Hello, I'm Mark Pearson.
Response to the normal economic news was muffled this week in the equities markets, where activity hinged on government moves to check corporate fraud.
The Senate, for example, voted unanimously at midweek to adopt new criminal penalties that include prison terms for securities fraud and federal protection to company whistleblowers. The vote followed calls by President Bush for more aggressive policing of America's board rooms. The upshot is stock prices are falling as investor confidence erodes, damaged by suspicions of the accuracy of once-trusted quarterly and annual reports.
In the commodity markets, meanwhile, the search for price transparency continues based on more tangible elements.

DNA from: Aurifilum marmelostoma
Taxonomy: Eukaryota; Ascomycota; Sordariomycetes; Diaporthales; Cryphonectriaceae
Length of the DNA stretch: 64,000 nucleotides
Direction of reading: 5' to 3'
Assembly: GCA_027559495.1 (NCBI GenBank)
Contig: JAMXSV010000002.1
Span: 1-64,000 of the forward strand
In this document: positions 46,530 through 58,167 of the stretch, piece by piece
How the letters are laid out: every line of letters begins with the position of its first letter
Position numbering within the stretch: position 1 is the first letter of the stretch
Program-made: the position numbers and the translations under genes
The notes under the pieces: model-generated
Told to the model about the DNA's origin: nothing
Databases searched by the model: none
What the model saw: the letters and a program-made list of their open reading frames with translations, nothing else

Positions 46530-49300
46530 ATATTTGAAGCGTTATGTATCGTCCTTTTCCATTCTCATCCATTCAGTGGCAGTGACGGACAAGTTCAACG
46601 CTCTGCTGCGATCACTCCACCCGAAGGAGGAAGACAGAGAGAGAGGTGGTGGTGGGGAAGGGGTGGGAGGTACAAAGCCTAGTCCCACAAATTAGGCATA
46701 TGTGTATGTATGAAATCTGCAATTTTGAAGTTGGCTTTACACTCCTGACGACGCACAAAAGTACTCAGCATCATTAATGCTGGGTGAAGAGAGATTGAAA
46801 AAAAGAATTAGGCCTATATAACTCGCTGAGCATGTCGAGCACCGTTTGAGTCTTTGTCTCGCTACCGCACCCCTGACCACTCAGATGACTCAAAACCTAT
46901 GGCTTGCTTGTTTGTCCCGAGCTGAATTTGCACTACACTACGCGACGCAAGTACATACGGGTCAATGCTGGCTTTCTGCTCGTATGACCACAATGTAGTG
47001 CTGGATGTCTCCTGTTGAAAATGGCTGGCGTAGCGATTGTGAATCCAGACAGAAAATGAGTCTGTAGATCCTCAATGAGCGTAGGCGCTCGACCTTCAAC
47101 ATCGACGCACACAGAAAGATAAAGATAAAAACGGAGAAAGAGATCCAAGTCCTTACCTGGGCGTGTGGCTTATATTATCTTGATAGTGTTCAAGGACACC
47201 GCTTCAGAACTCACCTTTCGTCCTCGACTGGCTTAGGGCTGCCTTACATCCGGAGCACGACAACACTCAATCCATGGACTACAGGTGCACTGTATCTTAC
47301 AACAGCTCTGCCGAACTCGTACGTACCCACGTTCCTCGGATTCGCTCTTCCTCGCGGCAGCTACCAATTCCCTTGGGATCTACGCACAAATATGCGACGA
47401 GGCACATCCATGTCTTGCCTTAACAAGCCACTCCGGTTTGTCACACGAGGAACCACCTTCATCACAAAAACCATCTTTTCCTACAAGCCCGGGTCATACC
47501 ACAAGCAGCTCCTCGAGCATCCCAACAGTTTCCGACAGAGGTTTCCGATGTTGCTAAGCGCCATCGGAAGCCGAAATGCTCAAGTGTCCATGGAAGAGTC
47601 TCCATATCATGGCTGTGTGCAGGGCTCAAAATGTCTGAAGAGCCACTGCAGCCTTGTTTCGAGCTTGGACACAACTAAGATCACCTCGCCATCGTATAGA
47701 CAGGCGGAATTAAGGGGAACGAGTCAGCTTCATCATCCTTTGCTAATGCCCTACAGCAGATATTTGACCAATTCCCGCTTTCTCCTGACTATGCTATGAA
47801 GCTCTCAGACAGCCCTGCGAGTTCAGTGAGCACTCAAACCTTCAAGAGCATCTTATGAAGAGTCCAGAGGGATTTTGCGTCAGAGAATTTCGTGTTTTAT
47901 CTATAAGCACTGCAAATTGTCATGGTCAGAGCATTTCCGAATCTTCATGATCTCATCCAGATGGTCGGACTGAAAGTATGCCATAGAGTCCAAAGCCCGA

Markets were cooled midweek by news of rains and cooler weather in the western Corn Belt. Notably prices for corn and soybean futures fell rather than tumbled. The trade still believes there will not be record output this year, and is still factoring a late developing crop. Planting delays last spring make it more likely that a substantial portion of the 2002 crop will pollinate during the hottest and most plant-stressful period of the year. There is also continued strong demand in the soy complex.
The government's supply/demand report released on Thursday projected a further decline in ending soy stocks. And, that same report estimates all wheat production this year will total less than 1.75 billion bushels – the low end of trade expectations. Even though demand for wheat is lethargic, the draw down of supplies is pushing prices higher, especially on widespread reports from harvest crews of anemic yields.